Kenyans eating wild animals as drought worsens

Wild animals in Kenya face extinction by ending up on dinner tables as the worst drought in a generation takes its toll on a people impoverished by years of poor governance, corruption and political sterility.

Rains have failed in Kenya, 10 million people hit by famine.

Rains have failed in Kenya, 10 million people hit by famine.

People have always poached wild animals for meat. It is a carry over from the old days, long before colonialism, when wildlife roamed the land in huge herds. However, our forefathers resorted to eating wild game only in extreme situations. Some tribes, such as the Maasai and the Somali, looked down on people who ate wild game, viewing such persons as too poor to own livestock.

With colonialism and eventual independence, hunting of wild animals for food or, indeed any other purpose, was criminalized. This pushed the trade to the periphery of economic and social activity. Until recently, only a few places along the Nairobi – Mombasa highway and in parts of the Coast and Rift Valley provinces recorded incidences of bush meat trading. In any case, these were places that were in close proximity to wildlife sanctuaries such as the Nairobi, Tsavo, Amboseli, Nakuru and Mt Longonot National Parks.

Today, the situation is different. The country is experiencing a severe drought that has resulted in shortages of maize, wheat, sugar, milk, water, electricity, fruits and other essential commodities. As a result, prices have spiraled upwards in the past two years and made life harder for the majority poor. This explains the desperate situation that is forcing people to resort to bush meat.

Unlike the previous situation when bush meat was relegated to outlaws at the periphery of society, today’s bush meat industry is very much a mainstream affair. Unemployed youths in communities living close to national parks have formed underground syndicates where they sneak into parks to hunt wild animals then sell the meat in villages and towns.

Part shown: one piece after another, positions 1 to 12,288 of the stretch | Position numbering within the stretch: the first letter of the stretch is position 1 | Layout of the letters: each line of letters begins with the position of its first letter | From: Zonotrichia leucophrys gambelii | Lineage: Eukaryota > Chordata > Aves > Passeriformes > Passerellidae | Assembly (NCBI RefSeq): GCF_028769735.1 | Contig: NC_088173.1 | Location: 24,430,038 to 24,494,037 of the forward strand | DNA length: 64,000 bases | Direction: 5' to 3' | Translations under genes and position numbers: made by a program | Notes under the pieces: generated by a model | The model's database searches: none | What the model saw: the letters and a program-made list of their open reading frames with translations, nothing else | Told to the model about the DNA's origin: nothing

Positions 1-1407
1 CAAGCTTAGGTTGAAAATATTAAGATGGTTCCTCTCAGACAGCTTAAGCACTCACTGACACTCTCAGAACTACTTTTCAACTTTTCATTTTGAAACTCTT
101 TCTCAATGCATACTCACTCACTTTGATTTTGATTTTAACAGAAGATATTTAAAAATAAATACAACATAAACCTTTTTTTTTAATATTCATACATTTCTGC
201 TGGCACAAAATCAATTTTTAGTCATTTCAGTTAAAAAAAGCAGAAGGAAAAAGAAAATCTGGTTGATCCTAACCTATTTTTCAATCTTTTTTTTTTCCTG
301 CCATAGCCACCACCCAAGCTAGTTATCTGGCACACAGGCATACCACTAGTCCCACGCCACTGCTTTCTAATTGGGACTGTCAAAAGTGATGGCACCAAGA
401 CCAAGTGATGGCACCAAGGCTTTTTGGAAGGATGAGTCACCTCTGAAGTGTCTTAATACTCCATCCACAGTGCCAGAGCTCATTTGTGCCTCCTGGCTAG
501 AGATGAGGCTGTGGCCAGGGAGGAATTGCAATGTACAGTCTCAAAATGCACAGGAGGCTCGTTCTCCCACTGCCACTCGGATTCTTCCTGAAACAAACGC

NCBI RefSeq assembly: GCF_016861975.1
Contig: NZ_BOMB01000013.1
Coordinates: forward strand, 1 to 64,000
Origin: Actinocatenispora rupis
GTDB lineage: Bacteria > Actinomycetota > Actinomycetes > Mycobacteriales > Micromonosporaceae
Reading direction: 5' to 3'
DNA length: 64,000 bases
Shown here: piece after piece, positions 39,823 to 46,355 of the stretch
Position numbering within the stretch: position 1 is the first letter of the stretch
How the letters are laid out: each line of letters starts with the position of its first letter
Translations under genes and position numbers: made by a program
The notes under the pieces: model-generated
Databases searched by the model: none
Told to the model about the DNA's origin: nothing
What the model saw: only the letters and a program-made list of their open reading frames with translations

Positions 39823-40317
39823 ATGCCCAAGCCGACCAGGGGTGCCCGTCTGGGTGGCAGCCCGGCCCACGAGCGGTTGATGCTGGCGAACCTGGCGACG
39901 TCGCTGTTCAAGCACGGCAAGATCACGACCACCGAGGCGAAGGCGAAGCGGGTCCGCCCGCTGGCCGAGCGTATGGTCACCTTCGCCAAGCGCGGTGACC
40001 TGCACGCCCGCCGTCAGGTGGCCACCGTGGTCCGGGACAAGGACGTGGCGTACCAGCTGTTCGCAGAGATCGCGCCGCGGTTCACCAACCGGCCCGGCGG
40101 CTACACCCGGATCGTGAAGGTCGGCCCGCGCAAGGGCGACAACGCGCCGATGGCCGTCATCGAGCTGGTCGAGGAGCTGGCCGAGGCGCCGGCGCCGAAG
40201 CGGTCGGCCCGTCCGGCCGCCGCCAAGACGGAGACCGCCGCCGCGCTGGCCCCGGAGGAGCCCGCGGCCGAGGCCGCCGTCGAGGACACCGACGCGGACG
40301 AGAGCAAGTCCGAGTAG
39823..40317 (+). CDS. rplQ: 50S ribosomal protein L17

The most popular animals for game meat are buffalo, antelope, impala, dik diks and duikers. These type of animals are popular because they resemble domestic animals both in size and flesh. The buffalo has almost similar characteristics as a cow, while antelopes, gazelles and dik dik look and feel like goats. The guinea fowl resembles the domestic chicken while warthog meat reminds one of pork. Other animals being hunted for food include zebra and giraffes.

Drought and poverty have become so bad that people are eating wild animals that were previously banned in traditional culture. Baboons, monkeys, squirrels, rats, hawks and eagles have become part of the people’s diet in recent days. This is negatively affecting their numbers. In certain parts of Kenya, monkeys that used to run around freely because nobody would disturb them have retreated in fear deep into the bush. A few weeks ago, a television programme highlighted the plight of villagers who admitted to slaughtering baboons for food.

The Kenya Wildlife Service (KWS) has tried its best to cope with the phenomenon but it is difficult to fight a hungry, unemployed and desperate population. Despite the dangers of arrest and prison sentences, more and more people are getting into the bush meat trade for lack of alternatives. The current drought has worsened the situation as many farmers have exhausted their food supplies. Cattle, goats and sheep have died in large numbers and even where they still survive, the production of milk is insufficient for the family’s nutritional and financial needs.